Thursday, January 13, 2011

10 Reasons Why Small Businesses Fail

IN THE NEWS from The New York Times

There's this myth that the one thing successful "technopreneurs" in Silicon Valley have in common is that they all have failed at least once. If it's true, then it's reason to rejoice for someone like me who has already tasted bitter failure in founding and running a business; at least, I already have that one little detail taken care of in my quest for billions. If not, then let's all try our darndest to benefit from the mistakes of those who have come before us and avoid needing to learn this most expensive lesson first-hand.

1. The math just doesn’t work. There is not enough demand for the product or service at a price that will produce a profit for the company. Diligent market research is key in avoiding this mistake.

2. Owners who cannot get out of their own way. They may be stubborn, risk averse, conflict averse -- meaning they need to be liked by everyone. They may be perfectionist, greedy, self-righteous, paranoid, indignant or insecure. The biggest problem may have is yourself.

3. Out-of-control growth. This one might be the saddest of all reasons for failure -- a successful business that is ruined by over-expansion. This would include moving into markets that are not as profitable, experiencing growing pains that damage the business, or borrowing too much money in an attempt to keep growth at a particular rate. Sometimes less is more.

4. Poor accounting. You cannot be in control of a business if you don’t know what is going on. With bad numbers, or no numbers, a company is flying blind. If you have no idea how accounting works, learn it (you can start with this post and this post), or get a partner who is familiar with it; you can't rely on your external accountant to do the important things like financial planning for you.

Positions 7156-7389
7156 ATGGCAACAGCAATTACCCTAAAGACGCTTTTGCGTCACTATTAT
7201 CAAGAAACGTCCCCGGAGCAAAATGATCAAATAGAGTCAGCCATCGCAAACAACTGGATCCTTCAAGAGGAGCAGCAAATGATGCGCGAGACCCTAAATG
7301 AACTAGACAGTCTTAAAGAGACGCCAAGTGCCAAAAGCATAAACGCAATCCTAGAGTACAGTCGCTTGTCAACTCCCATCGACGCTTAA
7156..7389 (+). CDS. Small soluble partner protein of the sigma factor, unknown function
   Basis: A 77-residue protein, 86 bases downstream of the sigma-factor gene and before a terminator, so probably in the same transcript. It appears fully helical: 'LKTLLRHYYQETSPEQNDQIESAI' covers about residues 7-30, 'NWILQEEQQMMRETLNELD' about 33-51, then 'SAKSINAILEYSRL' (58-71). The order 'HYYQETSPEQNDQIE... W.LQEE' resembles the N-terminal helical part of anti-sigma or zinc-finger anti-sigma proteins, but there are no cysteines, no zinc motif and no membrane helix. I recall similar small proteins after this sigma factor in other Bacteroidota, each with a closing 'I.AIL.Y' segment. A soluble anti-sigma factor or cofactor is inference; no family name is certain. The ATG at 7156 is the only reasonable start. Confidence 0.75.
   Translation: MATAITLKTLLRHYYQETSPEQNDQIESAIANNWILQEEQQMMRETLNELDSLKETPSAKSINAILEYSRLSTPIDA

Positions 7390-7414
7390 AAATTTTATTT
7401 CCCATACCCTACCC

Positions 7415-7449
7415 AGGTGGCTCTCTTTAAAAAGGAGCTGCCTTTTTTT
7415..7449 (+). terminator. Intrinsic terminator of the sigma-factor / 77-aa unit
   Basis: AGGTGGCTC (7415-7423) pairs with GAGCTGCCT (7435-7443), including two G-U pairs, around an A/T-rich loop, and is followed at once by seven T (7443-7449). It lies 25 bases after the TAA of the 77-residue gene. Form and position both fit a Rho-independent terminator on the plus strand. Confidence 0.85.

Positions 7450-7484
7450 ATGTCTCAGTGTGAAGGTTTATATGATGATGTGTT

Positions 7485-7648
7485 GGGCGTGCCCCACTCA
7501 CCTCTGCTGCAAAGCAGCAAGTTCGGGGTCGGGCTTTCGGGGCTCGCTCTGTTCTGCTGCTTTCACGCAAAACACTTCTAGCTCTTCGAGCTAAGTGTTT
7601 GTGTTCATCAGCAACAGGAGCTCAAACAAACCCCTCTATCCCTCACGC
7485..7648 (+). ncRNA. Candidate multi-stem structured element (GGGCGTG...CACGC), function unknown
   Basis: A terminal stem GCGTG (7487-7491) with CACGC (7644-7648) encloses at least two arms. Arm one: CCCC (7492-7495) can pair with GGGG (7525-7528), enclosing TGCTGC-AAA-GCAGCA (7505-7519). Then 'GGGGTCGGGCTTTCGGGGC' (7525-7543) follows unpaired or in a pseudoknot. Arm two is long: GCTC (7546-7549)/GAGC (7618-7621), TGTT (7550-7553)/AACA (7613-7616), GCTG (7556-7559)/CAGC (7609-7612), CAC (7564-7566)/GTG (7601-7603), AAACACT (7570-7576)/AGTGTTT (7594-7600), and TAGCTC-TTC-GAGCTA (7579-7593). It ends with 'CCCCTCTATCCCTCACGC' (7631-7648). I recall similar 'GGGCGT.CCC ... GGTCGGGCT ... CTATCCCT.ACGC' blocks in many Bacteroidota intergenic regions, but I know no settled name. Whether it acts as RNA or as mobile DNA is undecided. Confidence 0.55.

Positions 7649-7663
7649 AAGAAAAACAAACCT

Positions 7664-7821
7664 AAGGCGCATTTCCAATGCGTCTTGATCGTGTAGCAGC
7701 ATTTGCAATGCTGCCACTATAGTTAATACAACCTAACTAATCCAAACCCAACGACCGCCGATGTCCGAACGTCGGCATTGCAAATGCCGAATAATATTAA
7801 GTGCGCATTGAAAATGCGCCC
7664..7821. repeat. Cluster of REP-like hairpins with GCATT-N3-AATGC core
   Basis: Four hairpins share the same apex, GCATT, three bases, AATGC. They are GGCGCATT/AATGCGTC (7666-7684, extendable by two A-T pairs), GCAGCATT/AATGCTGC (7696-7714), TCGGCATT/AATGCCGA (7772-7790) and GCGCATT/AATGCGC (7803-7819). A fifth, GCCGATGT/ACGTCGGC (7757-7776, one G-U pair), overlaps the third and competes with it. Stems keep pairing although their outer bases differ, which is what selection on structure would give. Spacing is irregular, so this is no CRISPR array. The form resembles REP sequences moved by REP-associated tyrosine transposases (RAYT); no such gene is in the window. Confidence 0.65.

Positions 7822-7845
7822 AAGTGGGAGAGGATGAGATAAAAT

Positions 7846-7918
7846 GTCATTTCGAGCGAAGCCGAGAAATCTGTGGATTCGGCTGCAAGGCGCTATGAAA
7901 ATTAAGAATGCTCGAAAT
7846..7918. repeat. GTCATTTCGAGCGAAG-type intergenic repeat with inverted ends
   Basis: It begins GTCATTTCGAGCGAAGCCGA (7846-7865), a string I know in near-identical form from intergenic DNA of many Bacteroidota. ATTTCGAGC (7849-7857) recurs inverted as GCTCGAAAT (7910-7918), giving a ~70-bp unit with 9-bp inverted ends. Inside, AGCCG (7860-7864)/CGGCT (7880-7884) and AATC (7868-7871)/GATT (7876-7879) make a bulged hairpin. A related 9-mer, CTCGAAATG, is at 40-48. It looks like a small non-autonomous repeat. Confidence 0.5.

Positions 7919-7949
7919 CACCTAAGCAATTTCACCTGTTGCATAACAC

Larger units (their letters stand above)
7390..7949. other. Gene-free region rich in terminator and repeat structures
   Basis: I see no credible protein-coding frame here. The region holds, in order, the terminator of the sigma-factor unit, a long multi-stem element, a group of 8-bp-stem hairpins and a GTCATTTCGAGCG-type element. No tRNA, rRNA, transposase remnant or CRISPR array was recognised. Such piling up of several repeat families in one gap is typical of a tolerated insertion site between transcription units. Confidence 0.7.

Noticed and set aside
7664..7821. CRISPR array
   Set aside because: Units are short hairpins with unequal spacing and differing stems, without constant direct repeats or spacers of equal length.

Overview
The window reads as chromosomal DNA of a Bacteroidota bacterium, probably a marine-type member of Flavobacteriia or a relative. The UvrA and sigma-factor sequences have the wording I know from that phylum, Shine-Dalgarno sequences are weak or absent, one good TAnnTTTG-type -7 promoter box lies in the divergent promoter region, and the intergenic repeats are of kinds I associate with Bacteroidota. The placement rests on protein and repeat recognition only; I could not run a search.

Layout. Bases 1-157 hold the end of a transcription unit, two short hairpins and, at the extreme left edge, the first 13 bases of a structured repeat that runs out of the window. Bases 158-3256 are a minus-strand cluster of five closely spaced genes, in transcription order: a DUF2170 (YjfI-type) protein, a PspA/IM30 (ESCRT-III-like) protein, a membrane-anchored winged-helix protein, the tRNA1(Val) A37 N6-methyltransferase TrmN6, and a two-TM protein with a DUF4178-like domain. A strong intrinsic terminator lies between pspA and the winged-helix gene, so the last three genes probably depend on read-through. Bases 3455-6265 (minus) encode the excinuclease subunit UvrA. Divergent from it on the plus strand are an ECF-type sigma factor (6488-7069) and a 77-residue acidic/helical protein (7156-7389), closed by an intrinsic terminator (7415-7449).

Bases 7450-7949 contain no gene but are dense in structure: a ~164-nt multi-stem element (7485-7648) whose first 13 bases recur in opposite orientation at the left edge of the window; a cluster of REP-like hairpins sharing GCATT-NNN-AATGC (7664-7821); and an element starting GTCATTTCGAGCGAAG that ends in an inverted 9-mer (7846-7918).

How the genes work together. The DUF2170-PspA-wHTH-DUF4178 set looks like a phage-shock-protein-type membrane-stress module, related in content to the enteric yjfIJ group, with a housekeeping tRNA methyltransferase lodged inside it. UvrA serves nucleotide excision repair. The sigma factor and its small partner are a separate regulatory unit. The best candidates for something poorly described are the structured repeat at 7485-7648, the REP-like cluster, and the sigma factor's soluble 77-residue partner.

5. Lack of a cash cushion. If we have learned anything from the financial crisis two years ago, it’s that business is cyclical and that bad things can and will happen over time -- the loss of an important customer or critical employee, the arrival of a new competitor, the filing of a lawsuit. These things can all stress the finances of a company. If that company is already out of cash (and borrowing potential), it may not be able to recover.

6. Operational mediocrity. No business owner will describe his or her operation as mediocre, but we can’t all be above average. Repeat and referral business is critical for most businesses, as is some degree of marketing (depending on the business).

7. Operational inefficiencies. Paying too much for rent, labor, and materials (something I have unfortunately learned the hard and expensive way). Now more than ever, the lean companies are at an advantage. Not having the tenacity or stomach to negotiate terms that are reflective of today’s economy may leave a company uncompetitive.

8. Dysfunctional management. Lack of focus, vision, planning, standards and everything else that goes into good management. Throw fighting partners or unhappy relatives into the mix and you have a disaster.

9. The lack of a succession plan. We’re talking nepotism, power struggles, significant players being replaced by people who are in over their heads -- all reasons many family businesses do not make it to the next generation.

10. A declining market. Book stores, music stores, printing businesses and many others are dealing with changes in technology, consumer demand, and competition that will most probably render them obsolete in the next few years. In short: don't enter a dying industry.
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